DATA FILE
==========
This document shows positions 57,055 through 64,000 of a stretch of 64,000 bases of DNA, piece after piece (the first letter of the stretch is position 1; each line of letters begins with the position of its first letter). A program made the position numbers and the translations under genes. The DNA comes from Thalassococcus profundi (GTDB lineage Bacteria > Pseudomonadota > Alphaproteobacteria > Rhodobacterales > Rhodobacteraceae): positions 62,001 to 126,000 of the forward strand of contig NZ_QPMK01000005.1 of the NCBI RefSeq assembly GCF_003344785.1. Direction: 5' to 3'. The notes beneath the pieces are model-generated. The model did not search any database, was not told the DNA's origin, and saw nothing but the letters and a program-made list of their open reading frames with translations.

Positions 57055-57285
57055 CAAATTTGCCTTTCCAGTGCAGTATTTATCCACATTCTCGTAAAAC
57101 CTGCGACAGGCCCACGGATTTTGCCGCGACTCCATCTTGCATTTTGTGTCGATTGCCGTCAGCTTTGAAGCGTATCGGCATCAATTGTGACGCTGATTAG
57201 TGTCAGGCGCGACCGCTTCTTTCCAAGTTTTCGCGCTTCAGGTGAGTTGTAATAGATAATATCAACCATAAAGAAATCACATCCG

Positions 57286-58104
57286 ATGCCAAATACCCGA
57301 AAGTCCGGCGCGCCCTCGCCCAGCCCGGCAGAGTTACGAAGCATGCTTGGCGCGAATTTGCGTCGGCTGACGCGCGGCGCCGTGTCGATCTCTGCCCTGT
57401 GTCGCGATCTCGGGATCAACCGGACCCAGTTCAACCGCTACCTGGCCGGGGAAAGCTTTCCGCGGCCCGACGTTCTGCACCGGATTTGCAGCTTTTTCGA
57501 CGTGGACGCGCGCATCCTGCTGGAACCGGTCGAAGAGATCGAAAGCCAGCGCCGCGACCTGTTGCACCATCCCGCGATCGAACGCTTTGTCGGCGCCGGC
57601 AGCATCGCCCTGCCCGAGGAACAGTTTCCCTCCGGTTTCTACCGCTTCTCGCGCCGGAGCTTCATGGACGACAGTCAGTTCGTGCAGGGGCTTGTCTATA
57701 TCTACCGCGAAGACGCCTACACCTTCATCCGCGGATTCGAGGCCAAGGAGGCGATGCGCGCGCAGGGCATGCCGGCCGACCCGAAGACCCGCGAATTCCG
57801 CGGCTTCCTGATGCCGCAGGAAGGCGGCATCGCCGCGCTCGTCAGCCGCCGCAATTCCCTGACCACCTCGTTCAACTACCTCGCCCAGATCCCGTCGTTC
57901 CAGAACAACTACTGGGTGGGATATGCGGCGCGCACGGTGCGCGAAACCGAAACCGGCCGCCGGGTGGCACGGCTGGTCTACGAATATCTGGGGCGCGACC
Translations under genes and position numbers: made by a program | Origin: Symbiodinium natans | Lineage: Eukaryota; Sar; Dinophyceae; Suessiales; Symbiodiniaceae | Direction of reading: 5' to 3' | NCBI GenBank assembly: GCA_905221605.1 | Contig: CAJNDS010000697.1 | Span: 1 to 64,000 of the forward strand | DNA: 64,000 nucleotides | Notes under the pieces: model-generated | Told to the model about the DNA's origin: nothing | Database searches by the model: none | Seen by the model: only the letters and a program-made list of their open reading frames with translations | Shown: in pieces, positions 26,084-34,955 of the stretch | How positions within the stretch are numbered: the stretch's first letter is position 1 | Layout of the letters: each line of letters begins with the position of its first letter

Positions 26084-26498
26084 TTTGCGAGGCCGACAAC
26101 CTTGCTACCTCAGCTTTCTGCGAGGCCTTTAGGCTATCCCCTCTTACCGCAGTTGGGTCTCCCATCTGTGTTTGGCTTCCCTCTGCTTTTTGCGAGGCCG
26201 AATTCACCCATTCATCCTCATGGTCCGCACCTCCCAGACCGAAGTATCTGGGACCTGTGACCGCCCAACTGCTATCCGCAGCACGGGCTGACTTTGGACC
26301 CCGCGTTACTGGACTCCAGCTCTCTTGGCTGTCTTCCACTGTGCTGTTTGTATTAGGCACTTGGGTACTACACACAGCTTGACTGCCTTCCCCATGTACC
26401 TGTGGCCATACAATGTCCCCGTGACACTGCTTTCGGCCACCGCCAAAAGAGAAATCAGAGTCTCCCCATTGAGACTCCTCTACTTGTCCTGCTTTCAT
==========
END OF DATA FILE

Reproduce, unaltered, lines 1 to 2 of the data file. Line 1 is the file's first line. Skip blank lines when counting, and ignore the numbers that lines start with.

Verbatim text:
This document shows positions 57,055 through 64,000 of a stretch of 64,000 bases of DNA, piece after piece (the first letter of the stretch is position 1; each line of letters begins with the position of its first letter). A program made the position numbers and the translations under genes. The DNA comes from Thalassococcus profundi (GTDB lineage Bacteria > Pseudomonadota > Alphaproteobacteria > Rhodobacterales > Rhodobacteraceae): positions 62,001 to 126,000 of the forward strand of contig NZ_QPMK01000005.1 of the NCBI RefSeq assembly GCF_003344785.1. Direction: 5' to 3'. The notes beneath the pieces are model-generated. The model did not search any database, was not told the DNA's origin, and saw nothing but the letters and a program-made list of their open reading frames with translations.

Positions 57055-57285